Sunday, May 22, 2016

Scam Psychology: Luck Blindness, or why lucky people see it as skill, not luck

Success is dependent on many different factors, but it can usually be summarized as at the right place, at the right time, with the right training to spot the opportunity, and have enough resources to call upon to take advantage of the opportunity. 
It should be readily obvious that rich people have a better chance at success because they started out with better starting positions. Donald Trump was practically born with a silver spoon (his father was a real estate tycoon). Conversely, poor people can't succeed if they don't find the right connections to make their talent known, no matter how hard working they are.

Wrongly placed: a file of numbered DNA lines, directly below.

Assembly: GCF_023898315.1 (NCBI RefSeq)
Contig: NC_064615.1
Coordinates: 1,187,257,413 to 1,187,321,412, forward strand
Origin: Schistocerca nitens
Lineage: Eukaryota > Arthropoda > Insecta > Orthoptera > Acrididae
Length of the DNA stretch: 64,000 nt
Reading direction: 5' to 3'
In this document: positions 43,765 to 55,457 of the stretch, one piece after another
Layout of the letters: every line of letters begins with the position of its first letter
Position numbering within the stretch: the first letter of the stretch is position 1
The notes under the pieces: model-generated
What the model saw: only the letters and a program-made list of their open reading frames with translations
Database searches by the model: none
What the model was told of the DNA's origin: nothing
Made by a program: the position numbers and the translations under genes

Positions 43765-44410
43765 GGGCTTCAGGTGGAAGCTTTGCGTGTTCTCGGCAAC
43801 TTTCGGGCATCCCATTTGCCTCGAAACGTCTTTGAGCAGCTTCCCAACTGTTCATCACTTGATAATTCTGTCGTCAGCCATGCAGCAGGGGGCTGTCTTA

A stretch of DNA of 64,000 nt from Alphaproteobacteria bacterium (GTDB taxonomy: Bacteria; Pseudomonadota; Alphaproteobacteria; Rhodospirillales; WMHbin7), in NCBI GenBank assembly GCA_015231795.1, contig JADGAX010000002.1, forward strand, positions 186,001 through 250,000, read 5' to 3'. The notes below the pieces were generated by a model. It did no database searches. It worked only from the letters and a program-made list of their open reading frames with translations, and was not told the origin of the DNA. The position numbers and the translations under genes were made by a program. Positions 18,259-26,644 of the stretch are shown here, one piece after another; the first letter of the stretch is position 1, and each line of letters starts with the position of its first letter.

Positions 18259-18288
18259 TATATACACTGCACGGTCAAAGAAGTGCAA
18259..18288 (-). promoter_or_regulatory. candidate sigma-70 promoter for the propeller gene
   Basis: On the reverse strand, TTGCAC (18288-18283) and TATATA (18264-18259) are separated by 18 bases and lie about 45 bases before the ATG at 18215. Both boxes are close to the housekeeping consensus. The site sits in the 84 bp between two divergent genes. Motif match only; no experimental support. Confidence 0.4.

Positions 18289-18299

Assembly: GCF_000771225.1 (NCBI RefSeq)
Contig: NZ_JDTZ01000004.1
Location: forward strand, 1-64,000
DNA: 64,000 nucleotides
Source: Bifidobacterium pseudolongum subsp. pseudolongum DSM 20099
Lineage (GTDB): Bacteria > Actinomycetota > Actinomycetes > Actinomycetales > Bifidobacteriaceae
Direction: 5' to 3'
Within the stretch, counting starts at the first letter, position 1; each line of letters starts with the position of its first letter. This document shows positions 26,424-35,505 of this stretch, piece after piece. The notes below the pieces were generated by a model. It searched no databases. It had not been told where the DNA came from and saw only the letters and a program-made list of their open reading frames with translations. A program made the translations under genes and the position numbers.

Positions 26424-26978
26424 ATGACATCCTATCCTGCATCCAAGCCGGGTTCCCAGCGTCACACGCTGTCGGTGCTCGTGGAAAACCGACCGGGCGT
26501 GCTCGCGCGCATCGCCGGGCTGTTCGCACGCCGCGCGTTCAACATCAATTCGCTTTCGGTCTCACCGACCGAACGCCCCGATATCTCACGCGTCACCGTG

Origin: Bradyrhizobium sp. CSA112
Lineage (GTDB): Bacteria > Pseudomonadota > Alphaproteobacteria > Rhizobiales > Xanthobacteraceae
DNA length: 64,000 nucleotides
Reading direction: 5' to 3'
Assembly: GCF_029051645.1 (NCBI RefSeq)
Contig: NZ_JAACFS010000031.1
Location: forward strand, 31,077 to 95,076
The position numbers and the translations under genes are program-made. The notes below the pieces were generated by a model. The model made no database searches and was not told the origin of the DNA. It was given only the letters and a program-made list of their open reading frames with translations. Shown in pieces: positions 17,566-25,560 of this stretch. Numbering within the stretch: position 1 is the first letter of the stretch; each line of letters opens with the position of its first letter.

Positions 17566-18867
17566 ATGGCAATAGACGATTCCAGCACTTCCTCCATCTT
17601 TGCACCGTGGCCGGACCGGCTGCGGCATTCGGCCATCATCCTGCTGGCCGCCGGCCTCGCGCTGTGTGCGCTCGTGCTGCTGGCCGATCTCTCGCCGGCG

Outliers (book)
Outliers (book) (Photo credit: Wikipedia)
In the book "Outliers", Malcolm Gladwell reported that a good portion of professional hockey players found success due to their birthmonth, not solely via their talent. Why? If they were born in January, an arbitrary line used by the youth hockey leagues to divide up the years, they would enjoy physical advantage over the other kids who were born later in the year (generally speaking, of course) but still in the same league. And this physical advantage would lead to success, which would lead to them developing a taste for hockey, and eventually, into a pro career. Of course they trained hard, and they got some physical skills, but luck of having been born in month of January played a part in their success... They may not be aware of it, but that doesn't mean it didn't affect them.

Yet when you ask successful people how did they succeed, they will rarely if EVER mention luck. And in fact, some get downright offended if you try to bring up the role of luck in their success. This known as the "luck blindness" cognitive bias.